In an era of shrinking papers, plummeting advertising, and layoffs, I had given myself a challenge: to prove that a food-news beat could stand on its own. I wish I could chalk it up to pure prescience. The timing, however, was ideal. With skyrocketing food prices, global shortages sparking riots from Bangladesh to Haiti, a sprawling salmonella outbreak, and the debate over biofuels, 2008 was among the food-newsiest periods in recent memory. It was also the year the massive “Farm Bill” became known as the “Food Bill”—when urban and suburban Americans realized, perhaps for the first time, that they had a stake in a gargantuan piece of legislation normally parsed by lawmakers in the corn belt.
At the same time, Congress mulled over the Energy Independence and Security Act of 2007. The so-called Energy Bill had set higher mandates for renewable, mostly corn-based fuels, which arguably have more influence over food prices than anything in the newly minted Food Bill. Then, at a global summit of the Food and Agriculture Organization of the United Nations in June, about six months after the Energy Bill became law, representatives from 181 countries gathered and asked: Is it such a good idea to grow the world’s fuel when people are starving? Should food acres compete with fuel? Should the tractor exist for the field, or the field for the tractor?
Back in St. Louis, the food-to-fuel argument simmered away. In every direction from this city, corn, America’s largest crop, grows by the tens of thousands of acres. Much of it ends up as ethanol in gas tanks, or as fattening high-fructose corn syrup in everything from cookies to soda.
Either way, it has become controversial. Last year saw record corn prices, making area farmers happy, but prompting accusations that the spikes were triggered by pro-ethanol policies, and were responsible for the escalating cost of food. The St. Louis-based National Corn Growers Association fought back, arguing that speculators drove up prices, and sticking to its position that ethanol could wean us from foreign oil. For a while, it seemed that I was getting e-mails every day from the pro-corn contingent on one side, and from food manufacturers, environmentalists, and consumer groups on the other.
Nor was the debate limited to these opposing parties. Monsanto, which has its own role to play in this growing clash over global resources, is the world’s largest purveyor of genetically modified crops. It also happens to be based in a St. Louis suburb. In the 1990s, the one-time chemical company became the first to successfully market genetically engineered crops. In doing so, Monsanto transformed American agriculture—by some estimates, 60 percent of our food contains genetically modified ingredients—and launched a similar crusade overseas (though many countries are resisting). As the world struggles to simultaneously feed itself and fill its gas tanks, says the company, its crops are part of the solution.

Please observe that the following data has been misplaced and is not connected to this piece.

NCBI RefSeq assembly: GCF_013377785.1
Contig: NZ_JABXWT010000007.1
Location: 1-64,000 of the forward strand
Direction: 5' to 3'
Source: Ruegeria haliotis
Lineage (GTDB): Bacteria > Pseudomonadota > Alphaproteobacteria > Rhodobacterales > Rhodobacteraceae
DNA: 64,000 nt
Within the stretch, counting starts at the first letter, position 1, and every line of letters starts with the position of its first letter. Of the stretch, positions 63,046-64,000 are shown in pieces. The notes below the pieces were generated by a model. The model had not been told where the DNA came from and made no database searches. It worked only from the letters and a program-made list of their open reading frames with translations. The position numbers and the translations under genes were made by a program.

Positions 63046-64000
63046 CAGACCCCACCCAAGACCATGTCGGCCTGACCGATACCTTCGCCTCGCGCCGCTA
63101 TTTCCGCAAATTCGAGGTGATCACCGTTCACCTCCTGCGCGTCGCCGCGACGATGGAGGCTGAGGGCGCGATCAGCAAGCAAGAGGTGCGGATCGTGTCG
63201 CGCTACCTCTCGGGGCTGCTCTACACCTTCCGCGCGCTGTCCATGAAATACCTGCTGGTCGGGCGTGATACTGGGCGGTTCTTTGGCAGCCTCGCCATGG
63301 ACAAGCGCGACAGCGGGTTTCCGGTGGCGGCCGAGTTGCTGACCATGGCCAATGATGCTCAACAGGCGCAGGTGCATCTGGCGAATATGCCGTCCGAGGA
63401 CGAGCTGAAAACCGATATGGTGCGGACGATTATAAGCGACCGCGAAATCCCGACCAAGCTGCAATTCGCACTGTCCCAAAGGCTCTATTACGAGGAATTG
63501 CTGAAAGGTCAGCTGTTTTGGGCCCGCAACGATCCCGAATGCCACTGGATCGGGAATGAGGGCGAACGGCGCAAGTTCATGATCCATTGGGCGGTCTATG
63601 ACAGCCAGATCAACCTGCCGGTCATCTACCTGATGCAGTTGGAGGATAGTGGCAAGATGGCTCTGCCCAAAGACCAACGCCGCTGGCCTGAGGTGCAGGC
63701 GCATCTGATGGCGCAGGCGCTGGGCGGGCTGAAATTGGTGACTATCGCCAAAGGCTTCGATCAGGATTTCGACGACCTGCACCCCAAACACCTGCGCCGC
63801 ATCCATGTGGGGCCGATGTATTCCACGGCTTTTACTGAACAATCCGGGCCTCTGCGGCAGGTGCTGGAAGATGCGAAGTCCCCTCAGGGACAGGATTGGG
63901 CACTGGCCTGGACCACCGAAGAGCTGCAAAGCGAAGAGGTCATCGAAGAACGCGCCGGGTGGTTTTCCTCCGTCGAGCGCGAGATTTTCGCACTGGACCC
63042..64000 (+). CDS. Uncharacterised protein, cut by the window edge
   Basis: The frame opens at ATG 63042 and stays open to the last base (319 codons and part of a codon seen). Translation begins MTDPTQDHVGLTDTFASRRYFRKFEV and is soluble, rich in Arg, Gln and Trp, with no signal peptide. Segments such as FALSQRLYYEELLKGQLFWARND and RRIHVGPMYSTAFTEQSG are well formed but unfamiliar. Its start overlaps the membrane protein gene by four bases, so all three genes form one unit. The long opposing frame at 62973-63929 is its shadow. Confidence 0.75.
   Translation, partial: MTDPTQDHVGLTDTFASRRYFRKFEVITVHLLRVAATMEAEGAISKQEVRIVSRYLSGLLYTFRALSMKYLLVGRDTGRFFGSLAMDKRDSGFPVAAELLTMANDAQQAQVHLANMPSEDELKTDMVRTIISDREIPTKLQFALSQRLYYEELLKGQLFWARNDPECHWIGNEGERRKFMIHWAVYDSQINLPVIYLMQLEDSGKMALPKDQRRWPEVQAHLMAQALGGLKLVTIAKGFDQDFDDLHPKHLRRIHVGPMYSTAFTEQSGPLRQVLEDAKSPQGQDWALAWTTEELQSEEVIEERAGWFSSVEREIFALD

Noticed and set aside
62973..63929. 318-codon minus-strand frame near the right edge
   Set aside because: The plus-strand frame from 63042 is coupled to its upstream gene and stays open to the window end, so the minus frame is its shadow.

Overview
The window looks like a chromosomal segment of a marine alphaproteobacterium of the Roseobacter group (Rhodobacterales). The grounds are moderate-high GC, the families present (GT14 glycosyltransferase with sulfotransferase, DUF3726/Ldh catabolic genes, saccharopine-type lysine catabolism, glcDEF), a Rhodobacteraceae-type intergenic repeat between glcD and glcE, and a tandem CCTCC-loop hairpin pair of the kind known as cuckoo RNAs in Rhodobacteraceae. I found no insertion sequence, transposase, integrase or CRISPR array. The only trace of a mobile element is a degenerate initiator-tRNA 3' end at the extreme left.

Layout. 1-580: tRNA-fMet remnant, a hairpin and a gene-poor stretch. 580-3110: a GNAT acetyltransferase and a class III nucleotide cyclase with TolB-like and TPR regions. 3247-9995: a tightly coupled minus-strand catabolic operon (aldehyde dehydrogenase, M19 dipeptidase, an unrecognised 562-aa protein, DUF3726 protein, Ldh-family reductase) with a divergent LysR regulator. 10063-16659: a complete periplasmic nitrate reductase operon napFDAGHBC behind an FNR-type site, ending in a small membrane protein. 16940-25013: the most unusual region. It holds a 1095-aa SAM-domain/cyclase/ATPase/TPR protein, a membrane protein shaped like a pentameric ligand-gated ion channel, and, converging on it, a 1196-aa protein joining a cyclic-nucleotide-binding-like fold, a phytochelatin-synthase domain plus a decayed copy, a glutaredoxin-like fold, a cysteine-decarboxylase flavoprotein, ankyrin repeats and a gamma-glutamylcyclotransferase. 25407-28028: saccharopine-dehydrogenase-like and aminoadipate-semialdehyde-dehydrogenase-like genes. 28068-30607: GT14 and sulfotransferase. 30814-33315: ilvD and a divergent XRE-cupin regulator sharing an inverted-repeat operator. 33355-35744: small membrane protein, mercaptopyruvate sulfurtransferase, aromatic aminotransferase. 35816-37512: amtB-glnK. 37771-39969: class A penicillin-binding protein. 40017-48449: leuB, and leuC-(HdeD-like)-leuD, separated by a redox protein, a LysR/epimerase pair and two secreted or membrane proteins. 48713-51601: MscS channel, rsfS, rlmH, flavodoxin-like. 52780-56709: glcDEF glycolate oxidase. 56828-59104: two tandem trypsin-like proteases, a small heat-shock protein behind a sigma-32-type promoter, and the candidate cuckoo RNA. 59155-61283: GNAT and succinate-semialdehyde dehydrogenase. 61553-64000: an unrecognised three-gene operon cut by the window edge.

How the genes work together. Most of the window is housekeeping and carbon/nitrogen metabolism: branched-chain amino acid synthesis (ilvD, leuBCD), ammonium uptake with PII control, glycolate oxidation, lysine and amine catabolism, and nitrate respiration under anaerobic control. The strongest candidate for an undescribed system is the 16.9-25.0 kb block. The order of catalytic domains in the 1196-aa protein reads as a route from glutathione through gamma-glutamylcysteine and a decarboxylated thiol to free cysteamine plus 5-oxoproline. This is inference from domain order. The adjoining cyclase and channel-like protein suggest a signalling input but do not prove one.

Monsanto argues that its products will yield more fruit with less fertilizer, water, and weed killer.
Given all of this, I have an interesting and perhaps unique vantage point from which to cover the food-news beat. I work at a regional paper in a struggling midwestern city, surrounded by farms, few of which produce anything we would recognize as food—a city that could be considered ground zero for the biofuels debate, and is home to a global seed giant that stands to benefit from the outcome.
But being in St. Louis had other advantages last year. Consumer demand for organic, and later, locally grown food, which had its beginnings on the coasts, started moving inland. That meant that farmers markets were a growing presence here. A new one opened last summer, in a depressed part of the city where residents have few food-purchasing options aside from liquor and convenience stores. Some of the crops sold there were grown by homeless people, who, with the help of a gardening organization, had planted an urban farm next to a highway on-ramp.
The city still has its alimentary deserts—wastelands, nutritionally speaking, where cheap, fattening food is the norm. But like many urban areas, St. Louis is being transformed, at least partially, by a new consciousness of our relationships to food. “Locavore,” hailed as the 2007 word of the year by the New Oxford American Dictionary, has become not only a fashionable term but a principle that a surprising number of St. Louisans try to live by.
The agricultural landscape is changing here, too. Kremer the hog farmer is a perfect example. Nearly thirty years ago, concentrated animal-feed operations (CAFOs) became the norm in middle America, and big agribusiness concerns began controlling everything from the farm to the market. Now, independent and family farmers are upending this closed system by developing their own marketing cooperatives.